In Philadelphia a couple of years later, Brooks wanted to have an original carol for the children to sing for the church’s Christmas program. He reflected on his visit to Bethlehem and the nativity texts of the New Testament. He then penned the beloved poem, “O Little Town of Bethlehem” which was put to music by his organist, Lewis Redner.
“O little town of Bethlehem, how still we see thee lie!
Above thy deep and dreamless sleep the silent stars go by.
Yet in thy dark streets shineth the everlasting Light;
The hopes and fears of all the years are met in thee tonight.
For Christ is born of Mary, and gathered all above,
While mortals sleep, the angels keep their watch of wondering love.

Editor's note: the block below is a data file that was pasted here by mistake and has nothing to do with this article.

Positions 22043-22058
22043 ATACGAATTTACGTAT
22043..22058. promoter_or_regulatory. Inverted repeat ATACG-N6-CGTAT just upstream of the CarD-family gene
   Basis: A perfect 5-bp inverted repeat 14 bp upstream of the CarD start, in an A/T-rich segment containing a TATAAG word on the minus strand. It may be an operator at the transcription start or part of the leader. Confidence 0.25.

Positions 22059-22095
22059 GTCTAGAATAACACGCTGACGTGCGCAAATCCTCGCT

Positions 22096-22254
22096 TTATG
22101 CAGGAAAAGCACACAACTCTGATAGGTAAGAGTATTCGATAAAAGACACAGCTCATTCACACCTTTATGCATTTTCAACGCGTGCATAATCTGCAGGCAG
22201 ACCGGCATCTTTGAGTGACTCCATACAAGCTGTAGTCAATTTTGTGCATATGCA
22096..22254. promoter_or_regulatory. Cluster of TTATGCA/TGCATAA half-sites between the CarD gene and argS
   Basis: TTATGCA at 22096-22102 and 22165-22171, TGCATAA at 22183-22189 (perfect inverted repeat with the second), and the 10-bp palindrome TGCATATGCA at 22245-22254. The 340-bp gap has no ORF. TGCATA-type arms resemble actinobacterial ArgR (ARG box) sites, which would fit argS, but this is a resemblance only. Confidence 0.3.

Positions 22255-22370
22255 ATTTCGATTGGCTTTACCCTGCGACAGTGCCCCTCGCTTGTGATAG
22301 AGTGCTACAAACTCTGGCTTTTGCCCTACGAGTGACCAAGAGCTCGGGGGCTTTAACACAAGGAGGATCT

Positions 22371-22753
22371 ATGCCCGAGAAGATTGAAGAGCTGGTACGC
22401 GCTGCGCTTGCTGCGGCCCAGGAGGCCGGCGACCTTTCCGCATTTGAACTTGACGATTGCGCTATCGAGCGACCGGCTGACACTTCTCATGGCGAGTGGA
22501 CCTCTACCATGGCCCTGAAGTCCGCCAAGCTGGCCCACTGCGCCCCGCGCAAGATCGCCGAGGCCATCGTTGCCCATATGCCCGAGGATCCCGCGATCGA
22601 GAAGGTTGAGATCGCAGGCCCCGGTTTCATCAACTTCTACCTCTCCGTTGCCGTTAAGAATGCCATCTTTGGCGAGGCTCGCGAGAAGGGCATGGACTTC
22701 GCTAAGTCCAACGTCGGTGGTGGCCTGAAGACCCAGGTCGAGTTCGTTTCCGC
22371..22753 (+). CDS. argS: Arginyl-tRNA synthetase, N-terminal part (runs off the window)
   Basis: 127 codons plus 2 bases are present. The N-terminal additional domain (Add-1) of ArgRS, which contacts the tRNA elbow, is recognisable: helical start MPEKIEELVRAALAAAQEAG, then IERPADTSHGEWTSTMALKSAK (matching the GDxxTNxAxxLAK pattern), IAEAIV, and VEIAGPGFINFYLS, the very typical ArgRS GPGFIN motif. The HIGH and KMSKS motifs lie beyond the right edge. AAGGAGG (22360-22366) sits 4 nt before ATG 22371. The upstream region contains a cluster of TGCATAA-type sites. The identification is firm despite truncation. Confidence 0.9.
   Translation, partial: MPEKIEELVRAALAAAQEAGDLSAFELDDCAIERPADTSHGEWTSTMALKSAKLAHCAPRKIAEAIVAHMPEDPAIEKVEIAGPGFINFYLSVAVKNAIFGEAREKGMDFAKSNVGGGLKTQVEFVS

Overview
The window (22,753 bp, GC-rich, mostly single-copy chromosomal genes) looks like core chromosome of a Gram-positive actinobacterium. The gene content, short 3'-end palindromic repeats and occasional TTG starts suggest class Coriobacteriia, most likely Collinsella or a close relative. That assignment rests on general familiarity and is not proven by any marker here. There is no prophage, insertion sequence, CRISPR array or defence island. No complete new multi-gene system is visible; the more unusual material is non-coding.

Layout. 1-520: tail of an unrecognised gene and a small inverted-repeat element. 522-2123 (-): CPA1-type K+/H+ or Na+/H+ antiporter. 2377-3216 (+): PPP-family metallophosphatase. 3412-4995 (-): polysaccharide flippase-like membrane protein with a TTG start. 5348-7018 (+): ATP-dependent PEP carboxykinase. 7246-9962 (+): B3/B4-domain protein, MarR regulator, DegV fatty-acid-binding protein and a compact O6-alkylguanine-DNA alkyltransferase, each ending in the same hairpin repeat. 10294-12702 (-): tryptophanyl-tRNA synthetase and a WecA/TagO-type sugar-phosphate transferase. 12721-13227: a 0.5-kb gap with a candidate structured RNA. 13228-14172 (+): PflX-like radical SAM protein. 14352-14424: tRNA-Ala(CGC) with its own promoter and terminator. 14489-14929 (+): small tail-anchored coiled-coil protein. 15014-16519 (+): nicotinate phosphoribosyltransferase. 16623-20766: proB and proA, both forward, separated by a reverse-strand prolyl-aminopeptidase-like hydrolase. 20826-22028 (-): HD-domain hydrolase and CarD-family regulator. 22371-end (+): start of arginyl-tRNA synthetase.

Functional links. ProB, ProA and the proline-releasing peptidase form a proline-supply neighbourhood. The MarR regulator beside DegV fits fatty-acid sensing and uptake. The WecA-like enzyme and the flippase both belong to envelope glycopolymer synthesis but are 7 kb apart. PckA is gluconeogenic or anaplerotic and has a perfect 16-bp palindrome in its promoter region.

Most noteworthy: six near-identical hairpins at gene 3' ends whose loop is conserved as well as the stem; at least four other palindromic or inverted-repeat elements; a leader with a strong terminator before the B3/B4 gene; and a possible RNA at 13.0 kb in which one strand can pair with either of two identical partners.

O morning stars together, proclaim the holy birth,
And praises sing to God the King, and peace to men on earth!
How silently, how silently, the wondrous Gift is giv’n;
So God imparts to human hearts the blessings of His heav’n.
No ear may hear His coming, but in this world of sin,
Where meek souls will receive Him still, the dear Christ enters in.
O holy Child of Bethlehem, descend to us, we pray;
Cast out our sin, and enter in, be born in us today.
We hear the Christmas angels the great glad tidings tell;
O come to us, abide with us, our Lord Emmanuel!”
I wish a joyful holiday season to everyone!
 For further study on this topic, see Grace Note: “Living in Providence.”
 www.cyberhymnal.org, “O Little Town of Bethlehem.”
 Kenneth W. Osbeck, Amazing Grace (Kregel), p. 370.
Bible quotations from the New King James Version (c) 1979 by Thomas Nelson Inc.
Third edition. Copyright 2001 by John Woodward. Permission is granted to reprint this article for non-commercial use. Scripture quotations (unless indicated otherwise) are from The Holy Bible, New King James Version © 1982 by Thomas Nelson, Inc.